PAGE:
Cloud Computing – Is It Safe?
We all know that cloud based platforms can be great for collaboration and efficiency. But have you ever considered that, in the wrong hands, the information you store on our cloud platform can also be compromised? A cyber attacker who takes over your cloud account has free reign over all the sensitive data you have access to. Anyone who controls your email account can exploit everyone who trusts it. Once your cloud account is hijacked, it can lead to financial fraud, data glitches and more.
Attackers target all sorts of cloud accounts. You might expect some targets, such as executives, but there are many more targets like privileged users, users with access to regulated data, finance departments and service accounts that access valuable information.
But, how do attackers get into a cloud account, in the first place? The most common ways are: Attackers can get your critical information in a data breach, or, they can trick you into providing account login details through a phishing attack. In a brute force attack, they try hundreds of thousands of character words combinations for cracking your cloud account password. Which is why, you should use different passwords for different cloud accounts. However, the biggest risk with cloud storage is the privacy of your data, which can be viewed by governments who can legally request access.
Having said that, the feeling that cloud computing is unsafe comes largely from the fact that your data is not stored on our systems but on servers that you don’t control. However, cloud computing has a variety of security options for ensuring that your data is stored safely and fully encrypted. Cloud storage enterprises and providers share equal responsibility for the security of your data stored on their platform. They rigorously implement baseline protections data access control, authentication, encryption and processing. These controls are regularly monitored to identify and correct any weakness in the system.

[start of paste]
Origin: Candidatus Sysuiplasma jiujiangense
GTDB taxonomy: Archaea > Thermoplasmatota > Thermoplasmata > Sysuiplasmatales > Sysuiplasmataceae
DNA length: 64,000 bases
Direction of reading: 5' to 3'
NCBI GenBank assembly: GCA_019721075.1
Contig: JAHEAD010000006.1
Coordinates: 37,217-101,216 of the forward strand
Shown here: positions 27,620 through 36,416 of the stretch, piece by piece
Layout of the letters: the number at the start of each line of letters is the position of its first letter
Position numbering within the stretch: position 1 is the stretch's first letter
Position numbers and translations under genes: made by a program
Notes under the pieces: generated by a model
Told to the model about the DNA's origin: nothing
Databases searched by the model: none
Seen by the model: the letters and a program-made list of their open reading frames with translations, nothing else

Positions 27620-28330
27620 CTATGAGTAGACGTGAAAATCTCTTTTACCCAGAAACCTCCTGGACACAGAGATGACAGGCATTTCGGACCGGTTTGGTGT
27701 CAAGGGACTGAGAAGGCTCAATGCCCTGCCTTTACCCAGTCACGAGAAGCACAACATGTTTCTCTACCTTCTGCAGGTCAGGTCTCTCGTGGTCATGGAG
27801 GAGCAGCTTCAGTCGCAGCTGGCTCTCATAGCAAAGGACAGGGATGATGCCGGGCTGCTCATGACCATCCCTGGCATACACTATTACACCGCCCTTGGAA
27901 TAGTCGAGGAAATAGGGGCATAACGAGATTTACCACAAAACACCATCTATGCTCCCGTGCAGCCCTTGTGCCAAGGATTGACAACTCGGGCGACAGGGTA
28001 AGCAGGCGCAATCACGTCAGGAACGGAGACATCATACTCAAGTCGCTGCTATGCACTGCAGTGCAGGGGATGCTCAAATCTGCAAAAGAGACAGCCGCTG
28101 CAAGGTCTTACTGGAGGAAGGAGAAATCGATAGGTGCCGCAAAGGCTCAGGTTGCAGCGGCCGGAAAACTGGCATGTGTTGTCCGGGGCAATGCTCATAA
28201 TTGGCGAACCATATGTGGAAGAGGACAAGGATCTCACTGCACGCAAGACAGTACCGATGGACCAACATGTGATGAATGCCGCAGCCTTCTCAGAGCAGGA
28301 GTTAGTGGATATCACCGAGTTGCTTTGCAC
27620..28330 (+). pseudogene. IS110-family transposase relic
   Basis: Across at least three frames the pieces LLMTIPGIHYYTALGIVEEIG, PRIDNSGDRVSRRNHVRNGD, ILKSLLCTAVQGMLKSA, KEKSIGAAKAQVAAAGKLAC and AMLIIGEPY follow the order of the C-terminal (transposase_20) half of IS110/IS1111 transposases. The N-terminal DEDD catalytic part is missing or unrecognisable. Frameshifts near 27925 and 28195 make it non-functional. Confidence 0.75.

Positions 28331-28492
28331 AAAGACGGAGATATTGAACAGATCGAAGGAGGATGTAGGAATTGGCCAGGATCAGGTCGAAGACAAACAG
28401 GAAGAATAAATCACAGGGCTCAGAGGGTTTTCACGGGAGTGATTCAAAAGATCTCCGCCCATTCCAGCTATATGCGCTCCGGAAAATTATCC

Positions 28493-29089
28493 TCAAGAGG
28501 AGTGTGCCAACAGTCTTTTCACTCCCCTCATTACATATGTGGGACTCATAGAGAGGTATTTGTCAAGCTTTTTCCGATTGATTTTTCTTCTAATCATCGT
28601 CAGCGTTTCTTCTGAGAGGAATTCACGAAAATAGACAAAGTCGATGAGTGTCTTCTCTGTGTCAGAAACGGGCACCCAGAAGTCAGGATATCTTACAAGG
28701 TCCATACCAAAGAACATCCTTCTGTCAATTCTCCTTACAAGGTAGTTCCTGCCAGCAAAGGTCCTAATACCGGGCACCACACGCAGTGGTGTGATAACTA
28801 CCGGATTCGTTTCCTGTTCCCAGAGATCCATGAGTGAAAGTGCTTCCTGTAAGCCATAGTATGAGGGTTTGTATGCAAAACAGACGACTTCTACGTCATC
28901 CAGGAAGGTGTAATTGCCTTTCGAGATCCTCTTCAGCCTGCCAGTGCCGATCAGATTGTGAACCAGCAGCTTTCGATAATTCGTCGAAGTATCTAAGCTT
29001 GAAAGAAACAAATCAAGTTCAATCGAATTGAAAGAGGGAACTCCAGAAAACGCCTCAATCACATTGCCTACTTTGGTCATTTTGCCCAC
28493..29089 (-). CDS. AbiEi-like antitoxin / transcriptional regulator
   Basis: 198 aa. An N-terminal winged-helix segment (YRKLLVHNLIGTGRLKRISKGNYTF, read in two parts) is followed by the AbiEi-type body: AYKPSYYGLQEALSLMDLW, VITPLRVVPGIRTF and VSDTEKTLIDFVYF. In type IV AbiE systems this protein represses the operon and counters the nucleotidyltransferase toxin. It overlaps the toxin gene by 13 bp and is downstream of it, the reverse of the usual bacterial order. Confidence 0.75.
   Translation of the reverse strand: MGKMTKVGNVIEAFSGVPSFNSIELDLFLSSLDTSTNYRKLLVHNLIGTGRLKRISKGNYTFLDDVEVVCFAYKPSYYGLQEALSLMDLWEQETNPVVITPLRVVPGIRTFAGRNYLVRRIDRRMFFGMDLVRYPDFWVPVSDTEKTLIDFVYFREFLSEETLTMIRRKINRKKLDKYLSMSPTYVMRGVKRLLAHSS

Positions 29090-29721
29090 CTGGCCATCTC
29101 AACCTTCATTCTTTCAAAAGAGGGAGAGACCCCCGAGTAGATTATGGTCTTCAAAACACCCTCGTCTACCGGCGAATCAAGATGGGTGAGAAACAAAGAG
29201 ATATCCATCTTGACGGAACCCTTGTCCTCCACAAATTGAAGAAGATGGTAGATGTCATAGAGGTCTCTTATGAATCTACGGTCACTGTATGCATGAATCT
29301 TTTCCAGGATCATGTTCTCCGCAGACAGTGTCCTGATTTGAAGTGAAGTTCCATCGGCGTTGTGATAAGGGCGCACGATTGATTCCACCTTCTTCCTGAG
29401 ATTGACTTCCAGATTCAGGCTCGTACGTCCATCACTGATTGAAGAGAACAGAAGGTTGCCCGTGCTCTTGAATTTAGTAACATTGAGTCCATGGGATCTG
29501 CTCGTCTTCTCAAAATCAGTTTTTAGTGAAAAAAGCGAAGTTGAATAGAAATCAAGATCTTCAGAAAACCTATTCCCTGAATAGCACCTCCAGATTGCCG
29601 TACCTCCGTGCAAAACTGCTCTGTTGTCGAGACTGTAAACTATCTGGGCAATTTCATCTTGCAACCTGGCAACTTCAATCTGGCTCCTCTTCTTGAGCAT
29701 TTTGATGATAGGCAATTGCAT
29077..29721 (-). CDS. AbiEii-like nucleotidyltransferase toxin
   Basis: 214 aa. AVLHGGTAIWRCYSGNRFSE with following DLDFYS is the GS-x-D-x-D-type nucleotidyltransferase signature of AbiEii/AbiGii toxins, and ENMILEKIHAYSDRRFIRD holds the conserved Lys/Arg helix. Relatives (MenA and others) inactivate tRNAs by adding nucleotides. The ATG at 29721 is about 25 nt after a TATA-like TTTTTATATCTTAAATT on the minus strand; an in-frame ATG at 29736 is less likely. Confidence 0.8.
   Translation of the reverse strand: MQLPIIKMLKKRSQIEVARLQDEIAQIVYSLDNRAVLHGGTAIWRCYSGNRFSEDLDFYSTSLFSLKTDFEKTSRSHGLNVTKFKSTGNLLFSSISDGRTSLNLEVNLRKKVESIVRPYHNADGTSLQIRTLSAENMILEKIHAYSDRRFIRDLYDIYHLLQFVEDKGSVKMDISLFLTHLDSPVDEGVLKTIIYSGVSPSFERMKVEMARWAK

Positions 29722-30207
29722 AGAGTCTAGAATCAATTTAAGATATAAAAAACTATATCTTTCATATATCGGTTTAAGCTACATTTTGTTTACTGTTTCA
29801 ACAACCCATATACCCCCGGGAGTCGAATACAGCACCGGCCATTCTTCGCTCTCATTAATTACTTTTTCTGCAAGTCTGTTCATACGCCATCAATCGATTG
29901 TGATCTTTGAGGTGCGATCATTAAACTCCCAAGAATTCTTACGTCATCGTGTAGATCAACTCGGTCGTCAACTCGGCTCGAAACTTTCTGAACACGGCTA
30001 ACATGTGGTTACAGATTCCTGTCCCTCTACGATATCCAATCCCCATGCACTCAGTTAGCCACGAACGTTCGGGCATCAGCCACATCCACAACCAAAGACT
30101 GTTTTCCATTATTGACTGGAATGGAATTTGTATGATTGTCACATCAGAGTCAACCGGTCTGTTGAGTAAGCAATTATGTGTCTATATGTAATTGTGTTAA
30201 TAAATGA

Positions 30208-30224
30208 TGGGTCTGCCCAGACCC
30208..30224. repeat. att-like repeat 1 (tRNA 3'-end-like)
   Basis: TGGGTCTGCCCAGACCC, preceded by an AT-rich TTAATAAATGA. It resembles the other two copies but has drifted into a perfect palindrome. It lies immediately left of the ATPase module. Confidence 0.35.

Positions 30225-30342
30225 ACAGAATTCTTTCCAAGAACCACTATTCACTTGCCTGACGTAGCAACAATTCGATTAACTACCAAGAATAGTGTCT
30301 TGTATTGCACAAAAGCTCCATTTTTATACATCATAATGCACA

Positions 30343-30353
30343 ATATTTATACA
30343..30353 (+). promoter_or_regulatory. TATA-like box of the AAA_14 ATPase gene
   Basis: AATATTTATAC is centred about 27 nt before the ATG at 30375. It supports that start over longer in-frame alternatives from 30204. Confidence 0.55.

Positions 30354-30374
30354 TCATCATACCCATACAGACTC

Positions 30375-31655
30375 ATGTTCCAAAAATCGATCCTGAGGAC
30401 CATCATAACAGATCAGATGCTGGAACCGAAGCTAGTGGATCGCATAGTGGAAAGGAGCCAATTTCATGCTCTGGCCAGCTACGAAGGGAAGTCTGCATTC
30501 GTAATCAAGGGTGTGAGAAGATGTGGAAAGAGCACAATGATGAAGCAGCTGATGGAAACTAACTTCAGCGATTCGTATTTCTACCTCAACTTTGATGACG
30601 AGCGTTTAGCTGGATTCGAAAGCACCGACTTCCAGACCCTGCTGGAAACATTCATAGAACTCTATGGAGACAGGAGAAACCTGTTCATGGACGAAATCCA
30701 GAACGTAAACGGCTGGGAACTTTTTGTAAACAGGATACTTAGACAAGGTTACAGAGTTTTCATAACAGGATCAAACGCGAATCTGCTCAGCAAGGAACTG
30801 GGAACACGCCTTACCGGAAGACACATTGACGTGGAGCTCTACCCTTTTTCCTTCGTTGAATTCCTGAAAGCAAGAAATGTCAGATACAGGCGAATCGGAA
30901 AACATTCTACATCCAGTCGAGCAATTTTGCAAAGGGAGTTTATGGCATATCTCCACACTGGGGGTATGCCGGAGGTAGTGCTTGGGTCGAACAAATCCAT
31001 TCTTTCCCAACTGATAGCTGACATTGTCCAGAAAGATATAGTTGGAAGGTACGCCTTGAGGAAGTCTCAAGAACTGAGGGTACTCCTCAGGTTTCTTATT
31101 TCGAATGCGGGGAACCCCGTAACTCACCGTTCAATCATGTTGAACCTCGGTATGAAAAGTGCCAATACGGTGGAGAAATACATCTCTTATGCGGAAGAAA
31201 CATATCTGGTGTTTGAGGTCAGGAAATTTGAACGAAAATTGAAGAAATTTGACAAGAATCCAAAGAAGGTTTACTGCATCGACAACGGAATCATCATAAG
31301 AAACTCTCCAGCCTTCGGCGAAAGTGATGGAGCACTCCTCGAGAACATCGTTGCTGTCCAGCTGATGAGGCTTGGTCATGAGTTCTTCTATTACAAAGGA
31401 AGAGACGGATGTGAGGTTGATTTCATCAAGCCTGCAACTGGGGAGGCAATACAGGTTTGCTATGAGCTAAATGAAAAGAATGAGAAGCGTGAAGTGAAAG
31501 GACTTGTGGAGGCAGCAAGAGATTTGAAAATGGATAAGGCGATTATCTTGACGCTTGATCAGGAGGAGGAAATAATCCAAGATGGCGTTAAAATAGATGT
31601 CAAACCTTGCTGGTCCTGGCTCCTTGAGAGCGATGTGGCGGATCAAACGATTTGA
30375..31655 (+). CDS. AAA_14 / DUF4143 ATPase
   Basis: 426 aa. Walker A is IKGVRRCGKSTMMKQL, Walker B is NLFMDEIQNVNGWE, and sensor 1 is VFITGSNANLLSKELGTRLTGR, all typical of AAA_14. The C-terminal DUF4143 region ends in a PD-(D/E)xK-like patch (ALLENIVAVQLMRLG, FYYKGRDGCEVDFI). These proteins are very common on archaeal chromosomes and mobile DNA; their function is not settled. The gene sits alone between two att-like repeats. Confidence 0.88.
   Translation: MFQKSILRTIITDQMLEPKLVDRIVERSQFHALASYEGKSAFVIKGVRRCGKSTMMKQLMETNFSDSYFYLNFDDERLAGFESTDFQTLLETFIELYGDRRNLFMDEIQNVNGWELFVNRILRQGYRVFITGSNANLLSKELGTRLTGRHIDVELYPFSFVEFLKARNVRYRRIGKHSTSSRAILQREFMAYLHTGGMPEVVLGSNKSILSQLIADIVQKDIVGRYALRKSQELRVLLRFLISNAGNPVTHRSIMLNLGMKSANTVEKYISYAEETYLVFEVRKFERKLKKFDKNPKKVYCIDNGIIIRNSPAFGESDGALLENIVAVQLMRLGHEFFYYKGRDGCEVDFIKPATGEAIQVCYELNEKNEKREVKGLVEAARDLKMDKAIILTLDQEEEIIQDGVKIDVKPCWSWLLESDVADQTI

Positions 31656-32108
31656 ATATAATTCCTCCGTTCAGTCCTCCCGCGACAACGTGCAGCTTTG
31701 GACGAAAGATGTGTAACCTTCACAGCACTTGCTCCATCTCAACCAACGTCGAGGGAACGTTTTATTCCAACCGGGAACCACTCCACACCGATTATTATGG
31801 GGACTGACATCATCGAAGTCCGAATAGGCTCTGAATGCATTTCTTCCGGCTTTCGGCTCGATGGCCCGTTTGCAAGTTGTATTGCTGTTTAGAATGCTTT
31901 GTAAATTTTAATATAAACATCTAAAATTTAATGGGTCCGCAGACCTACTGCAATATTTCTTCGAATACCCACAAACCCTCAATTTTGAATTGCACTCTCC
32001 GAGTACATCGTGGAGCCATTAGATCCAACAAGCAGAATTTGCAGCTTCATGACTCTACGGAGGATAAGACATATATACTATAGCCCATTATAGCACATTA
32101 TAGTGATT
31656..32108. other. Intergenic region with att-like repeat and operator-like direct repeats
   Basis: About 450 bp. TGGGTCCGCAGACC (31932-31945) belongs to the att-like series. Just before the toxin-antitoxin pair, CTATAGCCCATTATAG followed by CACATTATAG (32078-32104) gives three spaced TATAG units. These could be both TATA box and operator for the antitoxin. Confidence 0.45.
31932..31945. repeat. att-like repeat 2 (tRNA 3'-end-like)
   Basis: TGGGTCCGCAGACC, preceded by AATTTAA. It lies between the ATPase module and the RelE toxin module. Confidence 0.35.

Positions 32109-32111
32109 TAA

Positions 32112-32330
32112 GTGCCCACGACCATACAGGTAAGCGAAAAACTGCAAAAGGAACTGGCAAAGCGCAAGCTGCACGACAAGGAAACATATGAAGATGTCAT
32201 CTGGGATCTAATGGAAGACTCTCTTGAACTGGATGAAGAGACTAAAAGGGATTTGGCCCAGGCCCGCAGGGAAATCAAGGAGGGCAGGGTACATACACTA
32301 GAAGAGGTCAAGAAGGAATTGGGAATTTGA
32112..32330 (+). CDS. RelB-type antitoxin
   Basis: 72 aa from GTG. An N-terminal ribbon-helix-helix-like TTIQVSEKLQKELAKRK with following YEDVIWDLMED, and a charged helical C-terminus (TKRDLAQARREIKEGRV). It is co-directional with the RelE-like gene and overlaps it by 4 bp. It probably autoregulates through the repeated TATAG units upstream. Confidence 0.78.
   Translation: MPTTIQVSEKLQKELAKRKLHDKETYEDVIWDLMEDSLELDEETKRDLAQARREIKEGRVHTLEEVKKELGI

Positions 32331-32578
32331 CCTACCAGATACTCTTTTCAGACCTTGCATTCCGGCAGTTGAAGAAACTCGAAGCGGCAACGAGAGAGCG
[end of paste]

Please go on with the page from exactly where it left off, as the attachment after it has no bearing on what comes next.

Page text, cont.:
The main types of could security controls are:
These controls reduce the probability of a data breach attack on a cloud system, and act like a warning sign by warning potential attackers of the severe consequences of their hacking attempt.
By significantly reducing vulnerabilities, these controls effectively strengthen the system against illegal penetration incidents. The stringent authentication process of cloud users for accessing their data reduces the possibility of unauthorized access to a large extent.
These controls are programmed to instantly detect and appropriately react to an incident of unlawful penetration or unauthorised data breach. When an attack is detected by these controls, they will immediately direct the corrective or preventive controls to get into action.
When a data breach incident has occurred, corrective controls get into action for reducing the consequences of the incident. These controls are activated during or after an incident. An example of corrective control is rebuilding a system that has been compromised by immediately restoring the system backups.